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Clothianidin Exposure Suppresses Early Symptoms of AD in Mouse Model Study

News
Article

Exposure led to an increase in total plasma IgE levels but reduced epidermal thickening, mast cell number, and plasma histamine levels in the early stages of AD.

A recent study conducted in Japan has shed light on the relationship between clothianidin (CLO), a neonicotinoid pesticide (NN), and atopic dermatitis (AD) in a mouse model. Neonicotinoid pesticides, structurally similar to nicotine, have been widely used since 1993, with concerns arising about their impact on immune cells due to the presence of nicotinic acetylcholine receptors (nAChRs) on immune cells. This study explores the effects of CLO exposure on AD symptoms, providing novel insights into the connection between environmental chemicals and skin disorders.1 In the past, CLO exposure has been tested on insects and animals to determine its effect on movement2, memory, and motor learning.3

filin174/Adobe Stock

filin174/Adobe Stock

According to a PubMed search, this study on CLO’s impact on AD is a first. AD is characterized by pruritic eczematous dermatitis, with symptoms fluctuating between remissions and relapses. Individuals with AD often have a predisposition to overproduce IgE, and the pathophysiology involves abnormalities in skin barrier function, immune response, and allergic inflammation triggered by environmental and food antigens. Study investigators believed understanding the impact of environmental chemicals on AD symptoms is crucial for a comprehensive understanding of the disease.

Neonicotinoids and Immune System Disruption

Neonicotinoid pesticides, initially thought to selectively affect insect nAChRs, have been found to influence mammalian nAChRs, including those on immune cells. Previous studies have shown that exposure to clothianidin causes thymus weight reduction and dysbiosis of intestinal microbiota. Given the link between dysbiosis and allergies, there is a possibility that neonicotinoid exposure disrupts the immune system, contributing to the development of allergic diseases.

Study Design and Methodology

The study utilized male NC/Nga mice with induced AD, administering a no-adverse-effect-level (NOAEL) dose of CLO. Key AD symptoms were measured at 3 time points, including epidermal thickening, mast cell number, total plasma IgE, and histamine levels. The concentrations of CLO were based on the NOAEL dose, and precautions were taken to eliminate the risk of adverse effects.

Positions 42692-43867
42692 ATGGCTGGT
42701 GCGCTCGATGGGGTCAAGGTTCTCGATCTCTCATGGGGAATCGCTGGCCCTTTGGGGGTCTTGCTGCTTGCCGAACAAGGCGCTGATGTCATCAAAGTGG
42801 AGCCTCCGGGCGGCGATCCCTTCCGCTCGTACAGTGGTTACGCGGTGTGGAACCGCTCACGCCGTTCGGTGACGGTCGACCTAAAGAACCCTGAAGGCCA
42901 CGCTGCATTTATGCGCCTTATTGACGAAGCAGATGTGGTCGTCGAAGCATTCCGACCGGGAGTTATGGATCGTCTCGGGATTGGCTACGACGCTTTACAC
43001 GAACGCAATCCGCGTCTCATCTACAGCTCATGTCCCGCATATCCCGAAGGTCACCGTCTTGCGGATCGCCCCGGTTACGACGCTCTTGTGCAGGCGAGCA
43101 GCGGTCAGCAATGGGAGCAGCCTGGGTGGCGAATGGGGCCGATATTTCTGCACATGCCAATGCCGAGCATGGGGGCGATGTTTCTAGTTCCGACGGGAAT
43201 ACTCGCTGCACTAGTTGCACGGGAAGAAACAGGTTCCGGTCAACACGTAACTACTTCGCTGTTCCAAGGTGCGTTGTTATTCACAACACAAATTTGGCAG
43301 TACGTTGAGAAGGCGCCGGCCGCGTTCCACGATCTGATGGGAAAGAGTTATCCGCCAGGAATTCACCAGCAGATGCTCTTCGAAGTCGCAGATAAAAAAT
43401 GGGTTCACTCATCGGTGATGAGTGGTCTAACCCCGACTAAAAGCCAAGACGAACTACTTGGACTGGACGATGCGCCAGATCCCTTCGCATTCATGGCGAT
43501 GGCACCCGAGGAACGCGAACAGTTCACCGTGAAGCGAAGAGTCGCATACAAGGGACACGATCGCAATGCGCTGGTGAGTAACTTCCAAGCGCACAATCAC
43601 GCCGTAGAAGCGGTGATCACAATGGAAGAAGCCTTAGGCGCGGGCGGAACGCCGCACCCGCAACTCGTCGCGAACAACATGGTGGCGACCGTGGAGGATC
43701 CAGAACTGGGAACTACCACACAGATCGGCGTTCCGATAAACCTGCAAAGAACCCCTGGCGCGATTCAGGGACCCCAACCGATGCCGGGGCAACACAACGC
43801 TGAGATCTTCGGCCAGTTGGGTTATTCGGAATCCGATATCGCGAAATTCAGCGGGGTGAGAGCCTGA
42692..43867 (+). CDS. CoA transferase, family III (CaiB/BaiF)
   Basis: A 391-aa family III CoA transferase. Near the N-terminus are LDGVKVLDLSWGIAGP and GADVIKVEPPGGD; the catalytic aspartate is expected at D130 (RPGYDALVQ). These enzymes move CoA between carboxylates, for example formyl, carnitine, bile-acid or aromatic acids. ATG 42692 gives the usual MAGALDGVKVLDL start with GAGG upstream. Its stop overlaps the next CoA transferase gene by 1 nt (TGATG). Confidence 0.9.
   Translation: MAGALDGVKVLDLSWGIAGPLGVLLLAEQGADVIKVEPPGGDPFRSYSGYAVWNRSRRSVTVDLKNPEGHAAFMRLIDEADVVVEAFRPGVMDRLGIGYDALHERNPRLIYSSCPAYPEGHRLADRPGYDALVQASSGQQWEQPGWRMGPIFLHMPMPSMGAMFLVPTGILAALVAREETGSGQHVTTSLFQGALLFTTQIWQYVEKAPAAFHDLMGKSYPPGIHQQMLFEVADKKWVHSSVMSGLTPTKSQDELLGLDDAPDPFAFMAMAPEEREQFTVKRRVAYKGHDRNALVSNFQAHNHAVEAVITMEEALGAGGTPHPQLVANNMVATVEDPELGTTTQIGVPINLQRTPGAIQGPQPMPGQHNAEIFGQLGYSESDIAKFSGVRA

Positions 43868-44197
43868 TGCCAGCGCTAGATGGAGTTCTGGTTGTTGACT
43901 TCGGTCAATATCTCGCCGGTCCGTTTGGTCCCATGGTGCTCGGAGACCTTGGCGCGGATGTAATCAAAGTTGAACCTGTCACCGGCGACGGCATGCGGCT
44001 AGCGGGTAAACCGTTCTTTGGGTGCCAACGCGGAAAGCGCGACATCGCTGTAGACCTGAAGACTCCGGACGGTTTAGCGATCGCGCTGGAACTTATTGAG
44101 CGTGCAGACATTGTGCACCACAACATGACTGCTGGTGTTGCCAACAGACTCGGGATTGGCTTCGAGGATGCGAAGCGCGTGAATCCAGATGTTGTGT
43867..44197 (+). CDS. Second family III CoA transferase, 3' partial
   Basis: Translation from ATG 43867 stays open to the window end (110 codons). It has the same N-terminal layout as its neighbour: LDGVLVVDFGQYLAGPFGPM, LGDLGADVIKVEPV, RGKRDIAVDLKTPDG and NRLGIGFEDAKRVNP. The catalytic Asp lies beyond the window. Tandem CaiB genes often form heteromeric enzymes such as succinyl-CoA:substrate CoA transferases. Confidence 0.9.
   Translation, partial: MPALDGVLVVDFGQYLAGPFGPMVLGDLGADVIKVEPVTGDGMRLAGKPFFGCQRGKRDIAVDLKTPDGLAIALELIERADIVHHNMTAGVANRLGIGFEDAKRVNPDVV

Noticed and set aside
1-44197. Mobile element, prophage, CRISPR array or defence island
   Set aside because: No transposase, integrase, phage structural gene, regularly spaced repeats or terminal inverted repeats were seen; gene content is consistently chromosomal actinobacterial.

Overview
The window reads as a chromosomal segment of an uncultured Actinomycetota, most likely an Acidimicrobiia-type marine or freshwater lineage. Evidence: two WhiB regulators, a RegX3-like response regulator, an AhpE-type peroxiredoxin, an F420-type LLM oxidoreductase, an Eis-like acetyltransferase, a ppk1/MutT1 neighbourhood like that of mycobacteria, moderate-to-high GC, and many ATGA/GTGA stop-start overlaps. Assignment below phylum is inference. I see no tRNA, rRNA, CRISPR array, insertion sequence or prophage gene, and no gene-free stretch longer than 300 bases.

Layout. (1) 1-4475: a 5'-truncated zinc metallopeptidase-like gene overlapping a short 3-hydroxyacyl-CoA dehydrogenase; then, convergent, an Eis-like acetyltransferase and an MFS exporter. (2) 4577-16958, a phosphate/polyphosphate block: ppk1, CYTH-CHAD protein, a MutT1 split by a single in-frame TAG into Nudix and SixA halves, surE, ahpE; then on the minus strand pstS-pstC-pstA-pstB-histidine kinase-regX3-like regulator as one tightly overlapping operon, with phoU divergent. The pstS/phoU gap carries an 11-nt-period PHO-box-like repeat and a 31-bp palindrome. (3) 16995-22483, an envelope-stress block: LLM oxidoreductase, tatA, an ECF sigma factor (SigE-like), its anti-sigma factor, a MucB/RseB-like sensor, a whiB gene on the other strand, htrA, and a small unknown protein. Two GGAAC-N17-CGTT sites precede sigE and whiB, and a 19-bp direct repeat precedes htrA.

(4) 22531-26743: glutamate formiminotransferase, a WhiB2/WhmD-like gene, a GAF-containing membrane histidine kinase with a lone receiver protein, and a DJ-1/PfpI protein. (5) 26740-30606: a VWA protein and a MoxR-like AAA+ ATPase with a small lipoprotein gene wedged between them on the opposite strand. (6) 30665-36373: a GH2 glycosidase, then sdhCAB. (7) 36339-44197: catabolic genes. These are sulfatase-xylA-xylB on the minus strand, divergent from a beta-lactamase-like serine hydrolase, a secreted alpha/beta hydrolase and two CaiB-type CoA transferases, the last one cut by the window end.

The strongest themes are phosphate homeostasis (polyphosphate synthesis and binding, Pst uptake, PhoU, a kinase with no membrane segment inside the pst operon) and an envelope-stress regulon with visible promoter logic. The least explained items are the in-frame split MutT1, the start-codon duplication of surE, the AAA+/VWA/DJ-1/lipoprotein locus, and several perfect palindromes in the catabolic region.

Key Findings

“This suggests that exposure to CLO suppresses early symptoms of AD under the present conditions,” authors wrote.

Contrary to expectations, CLO exposure led to an increase in total plasma IgE levels but reduced epidermal thickening, mast cell number, and plasma histamine levels in the early stages of AD. This unexpected discovery suggests that CLO exposure inhibits the early symptoms of AD, highlighting a previously unknown aspect of neonicotinoid impact on immune responses.

Implications and Future Research

The observed reduction in mast cell numbers and histamine release suggests a potential mechanism involving the inhibition of mast cell degranulation via α7 nAChR. The study prompts further investigation into the role of CLO in modulating immune responses and the intricate relationship between neonicotinoid exposure and AD.

This study establishes a direct link between clothianidin exposure and the suppression of early symptoms in atopic dermatitis. The unexpected findings underscore the complexity of immune responses influenced by environmental chemicals and emphasize the importance of ongoing research in understanding and mitigating the impact of neonicotinoids on human health.

References

1. Ishida Y, Yonoichi S, Hara Y, et al. Effect of clothianidin exposure at the no-observed-adverse-effect level (NOAEL) in a mouse model of atopic dermatitis. J Vet Med Sci. Published online February 5, 2024. doi:10.1292/jvms.23-0515

2. Cibotti S, Saum PJ, Myrick AJ, Schilder RJ, Ali JG. Divergent impacts of the neonicotinoid insecticide, clothianidin, on flight performance metrics in two species of migratory butterflies. Conserv Physiol. 2024;12(1):coae002. Published 2024 Feb 2. doi:10.1093/conphys/coae002

3. Hara Y, Shoda A, Yonoichi S, et al. No-observed-adverse-effect-level (NOAEL) clothianidin, a neonicotinoid pesticide, impairs hippocampal memory and motor learning associated with alteration of gene expression in cerebellum. J Vet Med Sci. Published online February 5, 2024. doi:10.1292/jvms.23-0516

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